The world speed record on 1.000 km out-and-return at 214,8 km/h

On the eve preceding this flight, the pilots had to anticipate their return to home because of the arrival of a front and strong rain, flying “only” a small flat triangle of 1.200 km in 7 hours. I had a lot of doubts about the time of the end of the crossing of the front and in fact it was still raining at breakfast at 7h30. But the situation improved and I proposed a speed task with one southbound additional point close to Esquel to close a 1.500 km flat triangle if the conditions permitted. The centres of pressure were in the right place with a good low pressure centre located on the Atlantic ocean (Fig. below) generating a good “pulled” flow.

Nefoanalysis December 12th at 3h LOC

Only drawbacks: the front should limit the flight to 200km to the south (Fig. below) and the wind should turn NW around 600km to the north.

TEMSI December 12th

The play ground was nevertheless more than 800km long! I am quite conscious that this course is far from being the best for this type of task because it is necessary to twice cross the wake of the Lanin volcano, which breaks up the organized rebound wave system. An ideal start would have been from near Zapala, 250 km to the north, but that would have brought us to an area where wind would have turned northwest according to the forecast, therefore less favourable.

At the departure the things start to go wrong. The lift is very weak; we stay 1h15 in a convergence in order to reach the departure altitude of “only” 4,700m. The start point is invisible, drowned in the front and does not give any lift. It is therefore necessary for us to climb behind the start point and come back to take the start above the clouds. We then quickly jump above the pampa which is full of small cumulus rotors and we leave on tiptoe while taking advantage of a good tail wind component (230°-160 km/h). I shall always give a great importance to the choice of the range of the working altitude corresponding to the most favourable wind, both in terms of speed and orientation respect to the track. Crossing Chapelco runway axis, we are not very high and have difficulty seeing the best Northbound track because, in order to go fast, we must go straight on track and fly full tail wind (therefore L/D >100), above a solid cloud layer 100km long whose top is at 3,500m, full of rock up to 2,600m (Catan Lil range).

I make the mistake of losing six minutes in the wake of the volcano Lanin, hoping to climb, but without success. The front has encroached deeply into the valley of Zapala and it is necessary to continue downwind for 25km to find the first rebound at only 3,500m QNH (2,300m QFE), in reach of the nice runway of Las Lajas. During this transition with 136 km/h of tail wind, the calculator shows a ground speed of 448 km/h, my personal record.

Tail wind above Catan Lil gives 448 km/h ground speed at FL130.

From that point, the system is well organized with beautiful rolls for 150km, the junction with the valley of the Cordillera del Viento is all in lift and we arrive there at 5.200m, which is 1,000m too high. Finally the delirium begins as per the most beautiful days, it is necessary to accelerate “full steam ahead” during 200km in an initial netto of +11,7 m/s (photo). I observe that the wind speed is less strong (90-100 km/h) and better orientated (260-270°) at high altitude than below 5.000m. It is necessary to optimize the netto to maintain the highest possible speed to exploit these advantages, that makes us play for long time around the Vne between 7,000m and 8,600m (244 km/h IAS). The photo below (at turn point looking south) shows the sky that awaits us for the first 200 km on the way back, not extraordinary but sufficient.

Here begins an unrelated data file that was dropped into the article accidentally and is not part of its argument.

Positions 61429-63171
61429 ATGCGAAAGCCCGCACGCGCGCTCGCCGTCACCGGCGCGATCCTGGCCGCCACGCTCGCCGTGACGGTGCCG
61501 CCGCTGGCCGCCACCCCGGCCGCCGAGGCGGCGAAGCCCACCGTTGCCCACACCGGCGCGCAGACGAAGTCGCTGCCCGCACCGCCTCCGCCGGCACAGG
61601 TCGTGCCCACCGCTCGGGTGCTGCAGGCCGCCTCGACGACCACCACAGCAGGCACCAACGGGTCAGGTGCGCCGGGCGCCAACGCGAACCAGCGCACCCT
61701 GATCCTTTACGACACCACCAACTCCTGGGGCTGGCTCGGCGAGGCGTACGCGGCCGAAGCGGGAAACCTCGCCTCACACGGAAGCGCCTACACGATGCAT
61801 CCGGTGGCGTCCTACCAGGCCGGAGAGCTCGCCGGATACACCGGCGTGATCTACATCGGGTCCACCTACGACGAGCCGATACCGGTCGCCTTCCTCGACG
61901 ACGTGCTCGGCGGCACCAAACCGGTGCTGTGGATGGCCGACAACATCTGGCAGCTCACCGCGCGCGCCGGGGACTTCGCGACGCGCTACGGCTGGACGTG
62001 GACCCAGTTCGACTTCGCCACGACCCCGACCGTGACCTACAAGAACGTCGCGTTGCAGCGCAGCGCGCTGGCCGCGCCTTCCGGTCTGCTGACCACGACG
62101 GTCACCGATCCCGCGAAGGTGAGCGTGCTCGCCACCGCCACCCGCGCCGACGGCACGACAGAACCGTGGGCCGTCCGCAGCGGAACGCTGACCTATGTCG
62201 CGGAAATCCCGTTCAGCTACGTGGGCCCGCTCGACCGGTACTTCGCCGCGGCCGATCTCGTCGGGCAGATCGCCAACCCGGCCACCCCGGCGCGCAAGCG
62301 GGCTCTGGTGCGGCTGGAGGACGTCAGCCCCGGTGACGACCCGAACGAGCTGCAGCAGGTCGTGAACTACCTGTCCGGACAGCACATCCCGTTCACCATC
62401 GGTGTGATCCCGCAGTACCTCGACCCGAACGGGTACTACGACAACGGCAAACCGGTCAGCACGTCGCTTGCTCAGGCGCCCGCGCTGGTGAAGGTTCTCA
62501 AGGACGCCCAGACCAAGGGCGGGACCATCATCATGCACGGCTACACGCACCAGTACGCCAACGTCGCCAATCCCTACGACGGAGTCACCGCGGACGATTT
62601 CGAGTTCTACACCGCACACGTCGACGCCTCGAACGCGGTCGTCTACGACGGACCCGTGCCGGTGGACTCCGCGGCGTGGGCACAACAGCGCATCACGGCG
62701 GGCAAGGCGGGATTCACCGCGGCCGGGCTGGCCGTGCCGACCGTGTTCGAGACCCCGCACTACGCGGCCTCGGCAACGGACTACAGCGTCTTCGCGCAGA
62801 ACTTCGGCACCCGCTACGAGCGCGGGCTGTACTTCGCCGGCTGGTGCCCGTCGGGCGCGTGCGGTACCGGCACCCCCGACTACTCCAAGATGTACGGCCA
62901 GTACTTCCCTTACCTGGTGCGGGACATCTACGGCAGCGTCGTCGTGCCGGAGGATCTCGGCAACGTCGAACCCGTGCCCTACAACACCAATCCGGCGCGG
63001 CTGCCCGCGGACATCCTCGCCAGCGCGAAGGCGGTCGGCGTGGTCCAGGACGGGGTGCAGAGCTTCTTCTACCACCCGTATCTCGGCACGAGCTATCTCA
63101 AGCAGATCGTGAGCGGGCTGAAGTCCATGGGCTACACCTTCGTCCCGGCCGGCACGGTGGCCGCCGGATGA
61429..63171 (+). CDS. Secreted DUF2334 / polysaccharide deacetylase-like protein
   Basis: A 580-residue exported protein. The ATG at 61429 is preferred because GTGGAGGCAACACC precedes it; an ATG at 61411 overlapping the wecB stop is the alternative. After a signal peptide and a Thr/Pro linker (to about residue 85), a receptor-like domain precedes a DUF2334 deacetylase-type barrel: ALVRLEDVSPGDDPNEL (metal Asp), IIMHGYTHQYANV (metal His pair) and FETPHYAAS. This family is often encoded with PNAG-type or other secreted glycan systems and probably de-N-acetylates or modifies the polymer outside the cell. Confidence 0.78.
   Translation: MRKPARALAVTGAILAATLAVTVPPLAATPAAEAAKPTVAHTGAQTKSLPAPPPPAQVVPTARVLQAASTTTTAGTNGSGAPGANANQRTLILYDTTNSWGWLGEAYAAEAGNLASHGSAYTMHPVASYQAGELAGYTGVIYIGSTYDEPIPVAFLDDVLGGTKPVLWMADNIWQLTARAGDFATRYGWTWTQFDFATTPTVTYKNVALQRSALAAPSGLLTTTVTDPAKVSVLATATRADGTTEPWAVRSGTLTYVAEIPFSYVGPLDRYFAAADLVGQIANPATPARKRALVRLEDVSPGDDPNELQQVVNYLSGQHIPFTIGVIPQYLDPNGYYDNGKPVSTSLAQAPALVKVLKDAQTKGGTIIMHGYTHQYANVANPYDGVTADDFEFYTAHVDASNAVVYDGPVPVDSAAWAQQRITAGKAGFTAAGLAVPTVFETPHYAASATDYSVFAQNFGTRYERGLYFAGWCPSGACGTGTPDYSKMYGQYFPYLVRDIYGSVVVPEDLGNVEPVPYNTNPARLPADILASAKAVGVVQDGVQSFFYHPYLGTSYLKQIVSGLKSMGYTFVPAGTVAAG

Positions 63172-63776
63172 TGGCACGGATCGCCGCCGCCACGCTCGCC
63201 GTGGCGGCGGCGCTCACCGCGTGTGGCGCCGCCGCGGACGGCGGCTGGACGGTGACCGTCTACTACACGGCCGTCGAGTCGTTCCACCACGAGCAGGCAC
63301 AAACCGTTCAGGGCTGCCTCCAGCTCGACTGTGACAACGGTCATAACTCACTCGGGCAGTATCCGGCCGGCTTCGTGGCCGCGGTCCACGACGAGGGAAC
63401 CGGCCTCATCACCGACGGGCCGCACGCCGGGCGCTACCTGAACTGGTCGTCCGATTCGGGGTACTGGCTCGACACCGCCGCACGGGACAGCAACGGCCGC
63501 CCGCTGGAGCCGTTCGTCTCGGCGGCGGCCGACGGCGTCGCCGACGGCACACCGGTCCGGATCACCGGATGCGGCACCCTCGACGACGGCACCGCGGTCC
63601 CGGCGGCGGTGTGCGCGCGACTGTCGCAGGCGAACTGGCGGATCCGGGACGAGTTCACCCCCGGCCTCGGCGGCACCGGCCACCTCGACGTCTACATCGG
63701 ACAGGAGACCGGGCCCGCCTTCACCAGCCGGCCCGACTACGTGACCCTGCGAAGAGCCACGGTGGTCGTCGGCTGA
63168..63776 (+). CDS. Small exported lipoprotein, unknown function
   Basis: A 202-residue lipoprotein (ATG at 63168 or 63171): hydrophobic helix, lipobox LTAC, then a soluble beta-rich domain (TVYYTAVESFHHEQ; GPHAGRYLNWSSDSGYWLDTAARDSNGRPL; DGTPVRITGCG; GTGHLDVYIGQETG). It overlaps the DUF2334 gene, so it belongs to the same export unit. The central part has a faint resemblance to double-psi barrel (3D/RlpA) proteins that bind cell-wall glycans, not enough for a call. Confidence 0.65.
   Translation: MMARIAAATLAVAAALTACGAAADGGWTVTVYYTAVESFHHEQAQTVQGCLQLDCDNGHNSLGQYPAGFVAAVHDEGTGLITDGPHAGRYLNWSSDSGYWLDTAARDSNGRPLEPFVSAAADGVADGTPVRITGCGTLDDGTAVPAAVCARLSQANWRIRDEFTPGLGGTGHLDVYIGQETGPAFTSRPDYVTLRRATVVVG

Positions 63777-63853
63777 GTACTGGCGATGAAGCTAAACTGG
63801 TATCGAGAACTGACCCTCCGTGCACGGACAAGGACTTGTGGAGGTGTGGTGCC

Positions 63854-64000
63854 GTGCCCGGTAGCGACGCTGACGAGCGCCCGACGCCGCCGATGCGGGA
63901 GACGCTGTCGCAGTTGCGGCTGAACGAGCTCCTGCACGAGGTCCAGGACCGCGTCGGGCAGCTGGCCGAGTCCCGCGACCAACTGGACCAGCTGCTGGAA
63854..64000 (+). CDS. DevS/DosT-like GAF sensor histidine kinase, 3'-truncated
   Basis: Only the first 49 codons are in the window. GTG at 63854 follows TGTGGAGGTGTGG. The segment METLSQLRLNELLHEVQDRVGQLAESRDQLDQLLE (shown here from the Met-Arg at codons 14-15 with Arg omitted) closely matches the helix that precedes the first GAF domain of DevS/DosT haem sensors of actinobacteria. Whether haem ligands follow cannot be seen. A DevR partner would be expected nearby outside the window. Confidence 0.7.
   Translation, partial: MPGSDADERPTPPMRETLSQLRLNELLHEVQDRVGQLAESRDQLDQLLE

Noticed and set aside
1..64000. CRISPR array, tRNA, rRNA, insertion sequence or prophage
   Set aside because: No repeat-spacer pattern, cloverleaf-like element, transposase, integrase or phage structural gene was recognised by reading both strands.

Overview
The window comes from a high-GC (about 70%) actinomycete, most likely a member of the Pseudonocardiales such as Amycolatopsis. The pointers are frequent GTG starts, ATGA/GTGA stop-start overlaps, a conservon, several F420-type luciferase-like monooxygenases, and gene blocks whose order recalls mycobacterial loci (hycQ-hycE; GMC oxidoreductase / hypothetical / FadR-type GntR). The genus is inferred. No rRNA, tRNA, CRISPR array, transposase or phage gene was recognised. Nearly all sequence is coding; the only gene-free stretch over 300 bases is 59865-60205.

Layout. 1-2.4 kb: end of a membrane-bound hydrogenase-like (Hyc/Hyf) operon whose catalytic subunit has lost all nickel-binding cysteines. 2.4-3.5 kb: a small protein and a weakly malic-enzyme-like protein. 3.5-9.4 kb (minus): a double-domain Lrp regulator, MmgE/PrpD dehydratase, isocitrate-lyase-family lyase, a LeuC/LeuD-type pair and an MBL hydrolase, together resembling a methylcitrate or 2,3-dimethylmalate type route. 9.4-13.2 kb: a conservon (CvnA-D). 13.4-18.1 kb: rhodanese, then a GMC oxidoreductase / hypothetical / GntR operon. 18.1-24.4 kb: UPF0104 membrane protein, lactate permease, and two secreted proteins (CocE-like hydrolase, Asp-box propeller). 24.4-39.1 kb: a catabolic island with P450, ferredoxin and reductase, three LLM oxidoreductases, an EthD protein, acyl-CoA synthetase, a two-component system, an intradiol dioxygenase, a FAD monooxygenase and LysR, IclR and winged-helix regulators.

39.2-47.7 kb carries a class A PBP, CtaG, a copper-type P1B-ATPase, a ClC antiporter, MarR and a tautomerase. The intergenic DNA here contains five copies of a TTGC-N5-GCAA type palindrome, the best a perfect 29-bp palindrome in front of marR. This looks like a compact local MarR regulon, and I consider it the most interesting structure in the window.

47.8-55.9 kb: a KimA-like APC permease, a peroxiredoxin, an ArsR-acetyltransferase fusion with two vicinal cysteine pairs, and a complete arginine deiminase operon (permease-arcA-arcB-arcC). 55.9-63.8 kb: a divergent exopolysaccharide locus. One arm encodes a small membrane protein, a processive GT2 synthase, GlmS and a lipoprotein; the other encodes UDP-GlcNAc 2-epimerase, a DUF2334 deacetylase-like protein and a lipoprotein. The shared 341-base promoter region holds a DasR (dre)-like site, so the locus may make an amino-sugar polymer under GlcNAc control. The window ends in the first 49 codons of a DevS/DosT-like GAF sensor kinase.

Netto +11,7 m/s at the Vne in the Cordillera del Viento valley

The key to the speed record was the track between Zapala and Chapelco, 120km without any marked rebound, wind ¾ in front but less strong at high altitude, 100-110 km/h against 130-150 km/h below 5,000m. We lose 4,000m as expected, without reducing the speed, with a steady Mc setting at +5 (the maximum allowed by the ZS1 computer), flying even faster than requested, managing manually the trajectory to reach the rotors of the Chapelco volcano at the altitude of the clouds, where the lift is maximum, thus converting lift into speed.

Rotors downwind of volcano Chapelco towards Bariloche. Between the two bars, the valley of the Rio Collon Cura. This rotor is an 80km long “tube” that brings us back on the finish line of the O/R at 17h20, ready to head South to the next TP. The crossing of the plain toward the next point to the South is made on tiptoe because the front enters exactly as foreseen beyond the international airport of Bariloche that we must fly round by 20km East. At the end, the enormous rotors and lenticulars of Esquel invite us to begin the final glide at 250km and 3,600m below the glide path at an average speed of 295 km/h. World Record broken and at least 4 US records, in spite of my mistake that has cost 6 minutes. Happiness for Philippe! And congratulations to the weather forecaster.

The sky of the way back seen from the turn point of the O/R 1.000 km

Rotors downwind of volcano Chapelco towards Bariloche.